Good afternoon to everyone. I begin by expressing my gratitude to the Chairman of the committee, Senator Catherine Noone, and the members of the Oireachtas Joint Committee on the Eighth Amendment of the Constitution for the invitation to speak here today at the committee’s first public session. I also thank the clerk to the committee, Mr. Ted McEnery, for his assistance in making the necessary preparations for today’s meeting. I am very grateful to him.
I am joined this afternoon, as the Chairman has indicated, by the secretary to the Citizens' Assembly, Ms Sharon Finegan and the deputy secretary, Ms Gráinne Hynes. I assume they will be in a position to assist me as we go along.
The Citizens’ Assembly received its mandate from the Houses of the Oireachtas and it is, therefore, appropriate that I appear before it to discuss the assembly’s deliberation on the eighth amendment of the Constitution. In these introductory remarks I aim to provide the members of the committee with a clear account of the processes underpinning the work of the assembly and how we approached the task and structured our work programme that led to the formulation of recommendations contained in the report, which was submitted to the Houses of the Oireachtas on 29 June 2017. In appearing before the committee today, I am anxious to provide members with any further assistance required as the committee commences its role.
I shall now tell the committee something about how the assembly was set up. I was appointed chair of the assembly on 29 July 2016 and work began on setting up the assembly in August 2016. Following public tendering processes, suppliers were selected to provide the necessary services required to carry out the logistical arrangements required for an exercise such as the assembly. The Oireachtas resolution, which approved the establishment of the assembly and which was the starting point, stipulated that the assembly would be made up of 99 members of the public chosen at random to represent the views of the people and be broadly representative of society as reflected in the census, including age, gender, social class and regional spread.
Red C Research and Marketing Limited was contracted to provide this representative sample of 99 members and substitute members. A representative sample frame was developed by Red C. Detailed demographic quotas were set to ensure the sample was representative of all adults based on census 2011 and the quarterly national household survey population estimates. This is the standard methodology used for establishing a geographical spread in a national sample. Full details about the recruitment of the members of the assembly are contained in chapter 2B of the report. I invite members of the committee to consider that. This process yielded a varied cohort of citizens young and old, who travelled from all corners of the country to attend each meeting. I am satisfied that the method used delivered a representative sample of modern society, within the confines of what is possible with a sample size of 99 as stipulated by the Oireachtas resolution.
I shall now outline the work programme we undertook. Across five weekends between November 2016 and April 2017 the assembly met to consider the first topic set out in the resolution, the eighth amendment of the Constitution. Full details of the work which was undertaken are provided in the report. This topic is one of the most divisive and difficult subjects in public life in Ireland, as the Chairman said earlier. The importance of structuring a discussion which was balanced, fair and above all informative and - I stress - evidence-based was the guiding principle with which I undertook all our work at the assembly. I want to make clear to the committee members here today that our work was at all times undertaken in good faith with these guiding principles. I was assisted in devising the work programme by the secretariat and the expert advisory group, which was established pursuant to the Oireachtas resolution. The expert advisory group had an integral role in advising me on the formation of a work programme and the selection of potential speakers.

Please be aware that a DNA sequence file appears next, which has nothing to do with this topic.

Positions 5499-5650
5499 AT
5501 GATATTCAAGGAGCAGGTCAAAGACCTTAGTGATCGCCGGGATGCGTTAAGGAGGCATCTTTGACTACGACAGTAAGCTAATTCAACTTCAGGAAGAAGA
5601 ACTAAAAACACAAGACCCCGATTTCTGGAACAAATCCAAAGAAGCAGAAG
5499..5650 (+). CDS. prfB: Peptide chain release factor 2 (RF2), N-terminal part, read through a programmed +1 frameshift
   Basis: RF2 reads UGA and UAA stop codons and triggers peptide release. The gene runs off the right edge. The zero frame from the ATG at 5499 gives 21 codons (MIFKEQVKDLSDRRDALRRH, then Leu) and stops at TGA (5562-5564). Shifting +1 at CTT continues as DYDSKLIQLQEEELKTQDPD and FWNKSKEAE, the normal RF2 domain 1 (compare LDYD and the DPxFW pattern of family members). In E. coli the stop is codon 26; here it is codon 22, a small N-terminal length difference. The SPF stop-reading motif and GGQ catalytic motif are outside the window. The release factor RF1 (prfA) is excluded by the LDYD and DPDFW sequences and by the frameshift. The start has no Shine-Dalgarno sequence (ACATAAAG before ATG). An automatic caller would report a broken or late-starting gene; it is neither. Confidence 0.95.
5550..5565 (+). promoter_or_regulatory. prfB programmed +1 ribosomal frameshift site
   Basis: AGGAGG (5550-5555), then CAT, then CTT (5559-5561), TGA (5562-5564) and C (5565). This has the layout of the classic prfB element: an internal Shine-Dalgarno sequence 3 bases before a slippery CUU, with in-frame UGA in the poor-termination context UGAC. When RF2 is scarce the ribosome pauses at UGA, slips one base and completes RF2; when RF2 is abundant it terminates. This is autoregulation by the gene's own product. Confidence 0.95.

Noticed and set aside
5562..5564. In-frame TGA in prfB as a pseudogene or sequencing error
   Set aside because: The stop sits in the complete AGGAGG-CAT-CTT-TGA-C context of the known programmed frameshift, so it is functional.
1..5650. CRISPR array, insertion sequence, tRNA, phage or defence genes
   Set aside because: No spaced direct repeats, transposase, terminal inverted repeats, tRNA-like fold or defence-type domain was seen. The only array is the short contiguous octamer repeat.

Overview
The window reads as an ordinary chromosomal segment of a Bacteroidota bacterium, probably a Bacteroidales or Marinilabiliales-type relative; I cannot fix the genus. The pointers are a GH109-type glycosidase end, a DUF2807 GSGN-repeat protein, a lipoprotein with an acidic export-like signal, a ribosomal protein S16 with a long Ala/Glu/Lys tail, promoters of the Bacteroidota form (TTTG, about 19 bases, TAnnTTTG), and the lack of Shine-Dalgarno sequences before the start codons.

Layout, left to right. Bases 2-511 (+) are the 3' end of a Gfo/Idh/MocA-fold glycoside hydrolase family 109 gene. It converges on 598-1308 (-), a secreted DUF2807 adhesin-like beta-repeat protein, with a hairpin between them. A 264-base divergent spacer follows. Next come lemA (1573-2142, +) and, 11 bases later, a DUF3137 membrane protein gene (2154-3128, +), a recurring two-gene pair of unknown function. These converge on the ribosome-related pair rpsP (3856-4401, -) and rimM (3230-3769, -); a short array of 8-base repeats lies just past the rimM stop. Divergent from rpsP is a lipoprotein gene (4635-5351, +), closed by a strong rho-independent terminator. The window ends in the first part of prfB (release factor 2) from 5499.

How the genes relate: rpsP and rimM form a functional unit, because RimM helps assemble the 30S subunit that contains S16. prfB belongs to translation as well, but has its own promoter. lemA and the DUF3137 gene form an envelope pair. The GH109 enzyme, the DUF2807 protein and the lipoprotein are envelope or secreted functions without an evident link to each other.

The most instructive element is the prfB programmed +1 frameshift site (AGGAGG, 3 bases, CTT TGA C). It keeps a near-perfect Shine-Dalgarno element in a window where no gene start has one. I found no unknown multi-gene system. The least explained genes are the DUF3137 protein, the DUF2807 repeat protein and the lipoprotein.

I had initially hoped that the assembly would be able to conclude its work on the eighth amendment over four weekends. However, in January 2017 it became clear to me that given the complexity of the topic, in particular in relation to the law, it would be necessary to dedicate a further weekend solely to the preparation of recommendations. As chairperson, I wanted to be satisfied that the members would have all the required information to allow them to make fully informed decisions on the core issue for their recommendations to the Oireachtas. The Oireachtas resolution provides that our recommendations must be “determined by a majority of the votes of members present and voting”. I also wanted to be satisfied that enough time would be dedicated to exploring a ballot paper and incorporating members' input in the ballot paper. I wanted to ensure the voting process was not rushed in a single half-day session. For those reasons I decided to dedicate a fifth and final weekend to the issue.
We began our consideration of this topic by looking at the current position with regard to the eighth amendment, tracking the history of the development of the law in Ireland, considering the current legal situation arising from Article 40.3.3° and the Protection of Life During Pregnancy Act 2013, and how this is implemented by the medical profession and by the HSE crisis pregnancy counselling service.